The state is looking to extend health care reinsurance program, which is set to expire this year.
Senate Bill 165, currently before the Legislature and scheduled for a hearing before the Senate Labor and Commerce committee on Thursday, would extend the Alaska Comprehensive Health Insurance Fund through 2024. It’s currently set to expire after June 30, 2018.
The fund was part of an effort passed by the Legislature to help control health insurance costs in the state. Theprogram creates an insurance pool for insurers, providing reimbursement for the highest-cost patients in the risk pool as a way to stabilize the market and prevent premiums from escalating. There are currently about 18,000 Alaskans covered by individual insurance, which includes those not eligible for public insurance like Medicare or Medicaid and do not have health insurance through their employers.
The Legislature passed a bill creating it in 2016 and injected $55 million into the effort, with funds from the federal government through a state innovation waiver.
So far, it seems to have paid off. Premera Blue Cross Blue Shield, the sole private insurer on the state’s federally facilitated marketplace, announced in December 2017 that it would return about $25 million to the state reinsurance program because claims had been lower than the company expected.
The bill’s sponsor, Sen. Anna MacKinnon (R-Eagle River), wrote in her sponsor’s statement that the reinsurance program has stabilized the individual health insurance market, which was on shaky ground in 2016 with only two insurers left and one set to leave in January 2017.
“The (federal) state innovation waiver provided funding for the Alaska Reinsurance Program, through the Alaska comprehensive health insurance fund,” she wrote. “Now this legislation is necessary to ensure the continued effectiveness of the Alaska Reinsurance Program, meet the intent of the waiver, and receive the federal funding.”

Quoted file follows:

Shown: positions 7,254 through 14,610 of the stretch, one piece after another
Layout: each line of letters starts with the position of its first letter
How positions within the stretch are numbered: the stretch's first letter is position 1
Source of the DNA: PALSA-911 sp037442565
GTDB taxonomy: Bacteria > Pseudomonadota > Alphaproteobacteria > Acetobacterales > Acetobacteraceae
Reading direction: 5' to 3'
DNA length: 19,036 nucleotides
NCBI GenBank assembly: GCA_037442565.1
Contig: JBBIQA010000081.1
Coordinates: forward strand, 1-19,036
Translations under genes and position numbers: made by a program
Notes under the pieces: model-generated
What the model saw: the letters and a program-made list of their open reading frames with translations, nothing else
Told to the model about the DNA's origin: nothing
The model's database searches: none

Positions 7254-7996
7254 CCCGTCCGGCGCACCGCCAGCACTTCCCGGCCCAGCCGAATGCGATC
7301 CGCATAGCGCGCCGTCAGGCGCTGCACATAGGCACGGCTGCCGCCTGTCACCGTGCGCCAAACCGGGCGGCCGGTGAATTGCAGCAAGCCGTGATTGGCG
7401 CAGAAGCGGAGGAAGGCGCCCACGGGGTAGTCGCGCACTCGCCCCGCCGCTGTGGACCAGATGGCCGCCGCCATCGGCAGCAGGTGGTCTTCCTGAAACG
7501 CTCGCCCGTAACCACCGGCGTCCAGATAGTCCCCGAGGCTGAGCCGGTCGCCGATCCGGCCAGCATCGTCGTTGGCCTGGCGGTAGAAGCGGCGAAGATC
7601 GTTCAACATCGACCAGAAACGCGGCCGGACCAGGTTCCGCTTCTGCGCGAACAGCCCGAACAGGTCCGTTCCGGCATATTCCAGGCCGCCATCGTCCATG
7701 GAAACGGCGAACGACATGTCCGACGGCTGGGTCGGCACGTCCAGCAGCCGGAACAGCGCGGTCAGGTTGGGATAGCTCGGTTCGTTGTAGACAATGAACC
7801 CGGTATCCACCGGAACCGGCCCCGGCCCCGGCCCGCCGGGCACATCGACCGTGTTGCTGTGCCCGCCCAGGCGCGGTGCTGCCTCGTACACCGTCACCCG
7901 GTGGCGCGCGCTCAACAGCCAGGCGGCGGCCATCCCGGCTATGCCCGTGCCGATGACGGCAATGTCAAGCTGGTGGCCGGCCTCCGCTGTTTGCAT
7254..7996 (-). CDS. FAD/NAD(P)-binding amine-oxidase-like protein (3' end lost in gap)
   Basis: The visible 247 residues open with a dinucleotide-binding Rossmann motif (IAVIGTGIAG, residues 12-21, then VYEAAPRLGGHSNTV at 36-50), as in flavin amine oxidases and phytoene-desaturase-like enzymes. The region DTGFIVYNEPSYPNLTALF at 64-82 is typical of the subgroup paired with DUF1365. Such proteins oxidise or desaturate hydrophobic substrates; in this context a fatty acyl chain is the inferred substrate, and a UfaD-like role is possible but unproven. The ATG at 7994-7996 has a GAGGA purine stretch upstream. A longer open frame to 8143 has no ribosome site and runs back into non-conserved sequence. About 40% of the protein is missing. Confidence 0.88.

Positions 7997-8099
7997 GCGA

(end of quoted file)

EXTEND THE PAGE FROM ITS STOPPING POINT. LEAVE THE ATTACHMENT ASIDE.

The federal government is set to contribute about $58.5 million to the reinsurance program for 2018, according to a letter from Centers for Medicare and Medicaid Services Deputy Administrator Randy Pate to the Alaska Division of Insurance. The total amount is still subject to review by the U.S. Department of the Treasury, he wrote. Through the waiver program, the federal government committed to funding the program with a total of $322 million over five years.
Gov. Bill Walker praised the decision in a press release issued Feb. 9, saying the program has been successful and other states are looking to replicate it. Division of Insurance Director Lori Wing-Heier said in the release that the program led to a statewide decrease in individual insurance premiums in 2018.
“Alaska’s small population creates challenges, but while premiums in the individual market are rising sharply in most states, because of the reinsurance program Alaskans saw only a modest rate increase in 2017 and a 22 percent decrease in the average individual market plan in 2018,” Wing-Heier said in the release.
Health insurance costs are a major pressure for employers and individuals across Alaska, which has some of the highest health care costs in the country. Alaska Department of Commerce, Community and Economic Development Commissioner Mike Navarre, who has not yet been confirmed but was appointed to the position by Walker in October, said during a confirmation hearing before the Senate Labor and Commerce Committee on Thursday that the department supports the bill to extend the program. The Department of Commerce, Community and Economic Development oversees the Division of Insurance.
“It’s been a huge success story,” he said. “That’s something I think you for and we need to make sure that that’s extended.”
Reach Elizabeth Earl at email@example.com.